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So, last night I watched a documentary, called “A Piece of Work,” that follows a year in the life of Joan Rivers. Now, granted, the woman is a bit of an easy target, with the plastic surgeries and cheesy jewelry, and her humor can be just plain awful sometimes, but I watched the final credits with a real appreciation of the power of plain, old will power (or do you say, “stubbornness”?) to help us keep one foot moving in front of the other. And, because I can’t help relating just about everything back to my father these days, the movie also opened my eyes a bit more to his own more-than-adequate supply of that precious commodity.

For better or worse, I seem to have inherited that same willfulness, which doesn’t always make for peaceful coexistence under the roof we now share. One of my favorite, new self-penned (I think) phrases, when I have the humor to see the humor in it, is, “Where there’s a will, there’s a way; where there are two wills, there’s trouble.” Dad and I were both making our own ways before he moved in; since then, there’s often been battle between the two wills that made those ways possible. While I generally maintain the upper hand these days, it’s only because I long ago ceded way on all but what I view to be the most important issues. And, though I’m sure he knows I won’t cave on those last few points of contention, it doesn’t stop him from taking up arms every three or four months in yet another effort to keep that will alive.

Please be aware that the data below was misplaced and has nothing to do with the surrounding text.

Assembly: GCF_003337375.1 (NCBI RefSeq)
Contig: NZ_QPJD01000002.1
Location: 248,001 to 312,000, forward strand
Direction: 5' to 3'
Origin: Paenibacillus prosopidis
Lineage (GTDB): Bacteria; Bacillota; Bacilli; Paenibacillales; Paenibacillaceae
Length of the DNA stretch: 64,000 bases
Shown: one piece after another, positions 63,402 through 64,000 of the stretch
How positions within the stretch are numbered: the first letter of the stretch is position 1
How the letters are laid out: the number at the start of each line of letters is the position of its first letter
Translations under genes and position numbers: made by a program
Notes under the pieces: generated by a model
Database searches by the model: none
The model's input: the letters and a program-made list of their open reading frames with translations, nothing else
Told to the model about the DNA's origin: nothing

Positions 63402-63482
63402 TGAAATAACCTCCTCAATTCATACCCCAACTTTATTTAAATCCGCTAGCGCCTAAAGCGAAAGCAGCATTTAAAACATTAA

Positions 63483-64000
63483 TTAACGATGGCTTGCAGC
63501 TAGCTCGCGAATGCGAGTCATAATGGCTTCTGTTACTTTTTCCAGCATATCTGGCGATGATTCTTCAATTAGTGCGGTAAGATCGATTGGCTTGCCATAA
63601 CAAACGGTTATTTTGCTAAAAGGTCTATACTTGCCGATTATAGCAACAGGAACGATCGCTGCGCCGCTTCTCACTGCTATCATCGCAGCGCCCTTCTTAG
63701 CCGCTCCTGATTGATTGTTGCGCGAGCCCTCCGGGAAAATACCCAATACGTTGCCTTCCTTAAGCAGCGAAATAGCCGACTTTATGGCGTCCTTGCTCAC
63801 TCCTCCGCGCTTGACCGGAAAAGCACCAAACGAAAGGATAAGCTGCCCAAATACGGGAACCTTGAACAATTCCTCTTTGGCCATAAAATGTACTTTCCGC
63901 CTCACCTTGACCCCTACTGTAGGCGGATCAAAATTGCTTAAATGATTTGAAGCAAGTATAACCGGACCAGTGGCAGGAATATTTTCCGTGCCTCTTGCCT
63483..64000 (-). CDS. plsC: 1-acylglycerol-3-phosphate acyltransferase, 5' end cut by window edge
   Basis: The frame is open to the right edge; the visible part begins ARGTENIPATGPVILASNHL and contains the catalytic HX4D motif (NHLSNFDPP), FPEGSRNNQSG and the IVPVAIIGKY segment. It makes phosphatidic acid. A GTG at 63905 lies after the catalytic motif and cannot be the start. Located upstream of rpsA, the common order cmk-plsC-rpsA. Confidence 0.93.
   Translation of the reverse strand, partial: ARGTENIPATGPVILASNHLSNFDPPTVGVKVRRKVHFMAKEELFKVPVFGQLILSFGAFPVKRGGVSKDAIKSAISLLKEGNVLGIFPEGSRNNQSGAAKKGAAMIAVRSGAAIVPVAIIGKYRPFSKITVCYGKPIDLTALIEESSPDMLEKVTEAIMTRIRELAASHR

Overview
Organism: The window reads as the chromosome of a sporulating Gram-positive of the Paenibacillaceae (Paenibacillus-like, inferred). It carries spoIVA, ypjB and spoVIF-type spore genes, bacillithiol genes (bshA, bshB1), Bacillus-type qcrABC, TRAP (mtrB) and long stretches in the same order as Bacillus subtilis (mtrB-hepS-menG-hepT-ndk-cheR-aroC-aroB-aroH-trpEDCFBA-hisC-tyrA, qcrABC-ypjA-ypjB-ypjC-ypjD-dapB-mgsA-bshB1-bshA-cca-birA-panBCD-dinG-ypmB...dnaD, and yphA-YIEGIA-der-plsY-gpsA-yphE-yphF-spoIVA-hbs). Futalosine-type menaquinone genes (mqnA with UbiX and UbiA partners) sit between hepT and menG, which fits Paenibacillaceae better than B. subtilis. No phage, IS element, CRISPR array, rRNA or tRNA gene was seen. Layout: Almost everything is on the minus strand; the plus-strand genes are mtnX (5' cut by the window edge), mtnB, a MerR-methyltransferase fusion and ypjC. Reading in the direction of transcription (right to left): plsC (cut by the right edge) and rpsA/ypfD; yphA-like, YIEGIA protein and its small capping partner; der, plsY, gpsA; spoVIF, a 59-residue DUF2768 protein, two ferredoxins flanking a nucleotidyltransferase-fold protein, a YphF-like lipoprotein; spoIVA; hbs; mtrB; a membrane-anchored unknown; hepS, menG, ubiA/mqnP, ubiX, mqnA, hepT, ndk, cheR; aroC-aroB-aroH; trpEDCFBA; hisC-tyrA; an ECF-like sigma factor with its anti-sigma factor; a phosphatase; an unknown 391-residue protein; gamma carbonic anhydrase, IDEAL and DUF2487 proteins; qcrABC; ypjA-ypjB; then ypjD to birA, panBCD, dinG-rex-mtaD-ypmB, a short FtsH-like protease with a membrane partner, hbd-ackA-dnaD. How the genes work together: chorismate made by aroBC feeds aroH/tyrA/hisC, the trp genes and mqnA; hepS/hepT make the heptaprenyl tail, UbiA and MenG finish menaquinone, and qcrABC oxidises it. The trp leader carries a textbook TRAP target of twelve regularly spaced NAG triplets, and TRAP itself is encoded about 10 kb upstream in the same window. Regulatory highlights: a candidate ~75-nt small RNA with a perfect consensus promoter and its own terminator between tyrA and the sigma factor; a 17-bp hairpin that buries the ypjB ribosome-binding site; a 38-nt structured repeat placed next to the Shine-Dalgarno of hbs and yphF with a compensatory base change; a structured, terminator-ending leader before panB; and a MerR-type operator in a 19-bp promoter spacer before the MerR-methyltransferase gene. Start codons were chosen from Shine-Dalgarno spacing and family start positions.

I’m convinced that willfulness is a leading factor in the fact that Dad is still alive. Several times over the last few appointments with his primary care physician, the doc has expressed how surprised he would have been, say, a year or so ago to learn that Dad would still be alive and (metaphorically) kicking today. The last six months have pretty much been gravy, according to the doctor. With that in mind, I’ve just stopped paying any attention to what he eats. I don’t leave the salt shaker on the dining table, but I also don’t object when he asks for it, and if he wants beef three times a week, so be it (I’ll be having the fish, thank you). Similarly, I’ve stopped making myself crazy monitoring his fluid intake – there are days when it amounts to the water he takes with his morning and bedtime pills, coffee and the milk in his breakfast cereal, and his evening Scotch, but it was maddening to have to keep bitching about the water level in the glass I was putting in front of him each morning.

One of the biggest battles over the last six months, as Dad’s been feeling healthier, has been over my insistence on bringing in home health aides to help him with his showers. His bathroom has a standard tub, with a 2-ft.’ish-high ledge he has to cross over. There are bars everywhere, on the wall and on the ledge, and a shower seat in the tub, itself, but I’m still nervous about that ledge – especially since he fell twice in the bathroom last spring. He’s adamant that the aides don’t do anything but watch him make the transition in and out, but I’m just as convinced that simply having someone there watching and coaching leads him to be safer in his movements. If that’s so, he’s said, playing the trump card of guilt, then I, as his son, should be the one to help him in this twice-a-week effort. I’ve got a royal flush of that suit, and don’t shy away from fanning it in front of him: Do you think I don’t do enough already, with the cooking and cleaning and doctors and pills? As I’ve said – two wills, combined, can make for a messy equation.